So you care about puppy mill pets. Whether they’re parrots, puppies, or pocket pets, you want things to change. This post is all about what you can do to help thwart the efforts of those who would treat animals like widgets in a factory assembly line.

Between your e-mails and comments I received plenty of feedback on last Friday’s post on pet stores and the atrocious places these animals come from. We’re all agreed: it’s disgusting.

Too often, however, we’re all left scratching our heads on how best to handle this problem. After all, ain’t none of us got the power of Oprah. And even she hasn’t been able to make a big dent in this industry, much though she’s tried to warn people away from buying puppy mill pets.

But there is something YOU can do. Thanks to Dr. Phil Zeltzman, veterinary surgeon and pet health newsletter author (sign up for his weekly e-missive here), for this cache of advice:

  • Please do not buy dogs from pet stores or dogs advertised over the Internet.
  • Avoid "breeders" without excellent references.
  • One tipoff [that it’s a puppy mill source] may be a "breeder" with multiple breeds.
  • Ask to see the parents.
  • Ask for health clearances on the parents.
  • Ask if they show the parents in any way: breed ring, agility, obedience, hunting sports. (always a good sign)
  • Some people have an odd belief that people who raise dogs on farms are breeding good dogs and care about them. In fact, some farms have the parents hidden in the back under poor conditions.
  • Adopt from shelters or rescue groups.
  • Do not be an impulse buyer. Sure, with a reputable breeder, you may be put on a waiting list for a puppy, but it is worth the wait.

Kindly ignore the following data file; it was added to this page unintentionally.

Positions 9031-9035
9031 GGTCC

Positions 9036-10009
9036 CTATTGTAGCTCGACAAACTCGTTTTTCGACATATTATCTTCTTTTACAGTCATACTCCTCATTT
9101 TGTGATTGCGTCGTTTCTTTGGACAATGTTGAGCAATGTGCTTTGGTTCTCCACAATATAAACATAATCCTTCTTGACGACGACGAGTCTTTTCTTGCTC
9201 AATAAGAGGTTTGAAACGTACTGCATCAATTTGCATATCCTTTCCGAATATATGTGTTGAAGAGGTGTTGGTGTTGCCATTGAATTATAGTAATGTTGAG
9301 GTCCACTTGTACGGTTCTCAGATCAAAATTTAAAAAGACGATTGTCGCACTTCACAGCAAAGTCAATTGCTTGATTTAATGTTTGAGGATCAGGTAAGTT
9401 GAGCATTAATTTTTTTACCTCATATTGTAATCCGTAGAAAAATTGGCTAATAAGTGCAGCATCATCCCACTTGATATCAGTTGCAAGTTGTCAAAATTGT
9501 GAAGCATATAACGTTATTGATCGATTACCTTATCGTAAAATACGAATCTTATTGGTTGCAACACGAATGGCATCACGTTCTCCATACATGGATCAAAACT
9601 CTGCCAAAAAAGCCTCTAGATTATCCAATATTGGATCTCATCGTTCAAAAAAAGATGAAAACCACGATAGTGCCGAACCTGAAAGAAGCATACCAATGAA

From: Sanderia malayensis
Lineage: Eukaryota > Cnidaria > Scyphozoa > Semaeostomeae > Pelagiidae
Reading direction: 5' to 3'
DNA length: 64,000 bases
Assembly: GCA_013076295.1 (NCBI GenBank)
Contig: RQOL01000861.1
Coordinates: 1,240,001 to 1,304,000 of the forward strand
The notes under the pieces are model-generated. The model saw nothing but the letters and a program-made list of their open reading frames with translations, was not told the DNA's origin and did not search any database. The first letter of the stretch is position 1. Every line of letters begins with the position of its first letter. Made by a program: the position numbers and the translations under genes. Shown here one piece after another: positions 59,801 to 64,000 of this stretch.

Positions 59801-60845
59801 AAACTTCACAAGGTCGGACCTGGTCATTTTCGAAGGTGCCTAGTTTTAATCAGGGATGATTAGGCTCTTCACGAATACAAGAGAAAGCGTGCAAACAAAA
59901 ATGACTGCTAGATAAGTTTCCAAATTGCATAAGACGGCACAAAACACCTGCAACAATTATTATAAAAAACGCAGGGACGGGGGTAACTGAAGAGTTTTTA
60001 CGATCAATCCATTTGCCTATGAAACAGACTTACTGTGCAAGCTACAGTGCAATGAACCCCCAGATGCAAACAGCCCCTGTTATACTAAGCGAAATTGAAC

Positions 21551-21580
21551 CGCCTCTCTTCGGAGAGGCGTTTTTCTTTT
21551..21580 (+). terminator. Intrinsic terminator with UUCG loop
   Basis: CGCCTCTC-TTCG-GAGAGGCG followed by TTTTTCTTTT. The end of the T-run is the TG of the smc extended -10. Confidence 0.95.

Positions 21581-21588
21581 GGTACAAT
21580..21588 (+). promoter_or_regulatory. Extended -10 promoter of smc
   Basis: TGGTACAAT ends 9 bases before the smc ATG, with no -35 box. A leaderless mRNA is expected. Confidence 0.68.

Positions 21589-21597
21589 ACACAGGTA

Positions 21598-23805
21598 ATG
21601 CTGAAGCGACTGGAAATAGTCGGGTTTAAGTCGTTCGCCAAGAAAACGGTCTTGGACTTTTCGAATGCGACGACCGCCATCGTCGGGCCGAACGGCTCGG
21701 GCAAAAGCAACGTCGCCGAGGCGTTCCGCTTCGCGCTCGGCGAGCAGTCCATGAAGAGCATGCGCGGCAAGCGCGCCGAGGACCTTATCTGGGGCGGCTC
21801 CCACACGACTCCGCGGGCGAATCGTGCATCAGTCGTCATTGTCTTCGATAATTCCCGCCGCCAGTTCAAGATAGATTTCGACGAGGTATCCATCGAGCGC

• Puppy mills breed for one reason: to make money. They do not care about the quality of the dog or genetic problems.
  • Remember, the puppies may look cute in that store window and many get purchased, but their parents remain stuck in that puppy mill with no way out.
  • It's all about supply and demand, just like with real estate. If the demand decreases; i.e., nobody buys from pet stores, or pet stores don't buy from puppy mills, it will eventually put them out of business.
  • Contact local breed rescue groups or shelters and donate your time or money

I particularly like this last recommendation. It may seem a tad indirect, but any time you donate your time or money to a rescue group or shelter you help bring more healthy pets of all descriptions to people who might otherwise buy the unhealthy wares sold at pet shops across the US.

I’ll also add these few suggestions from my personal stash of what-to-do-to-make-puppy mills-and-pet-shops-go-away-for-good recommendations:

  • Never EVER think you’re “saving” a pet by buying one from a pet shop. Doing so only serves to keep these pet shops and their puppy mill suppliers in business. (You’d be surprised at how many pet shop impulse purchases happen because pet lovers believe they’re doing "a good deed.")
  • If you’re brave enough, consider walking into your local pet shops to check on the conditions of the pups. Call your state’s department of agriculture and your local animal services department to complain if conditions are inadequate.
  • Write letters to your congressional representatives when puppy mill issues arise.
  • Educate your friends and family about pet stores, internet pet sales and puppy mills. Send them this post.

 Dr. Zeltzman also offers the following resources for your learning pleasure:

  • His Web site drphilzeltzman.com has several links about puppy mills (at the bottom of the "Links" page).
  • Visit petfinder.com to find a list of shelters and rescues.
  • Visit stoppuppymills.org to learn more about puppy mills.
  • If you are tough enough to watch it, here is a very short video shot by the SPCA during a raid on a puppy mill in Tennessee.
  • Visit A New Start On Life. Don't even THINK of watching the video unless you have a box of tissues nearby.
  • A very interesting web site about the secret world of pet stores is petshoppuppies.org. The videos (see link on bottom left hand side), although tough to watch, are amazing, with undercover cameras at pet stores and dog auctions. 

Now you’re informed ... so what are you waiting for? Get to work!

Dr. Patty Khuly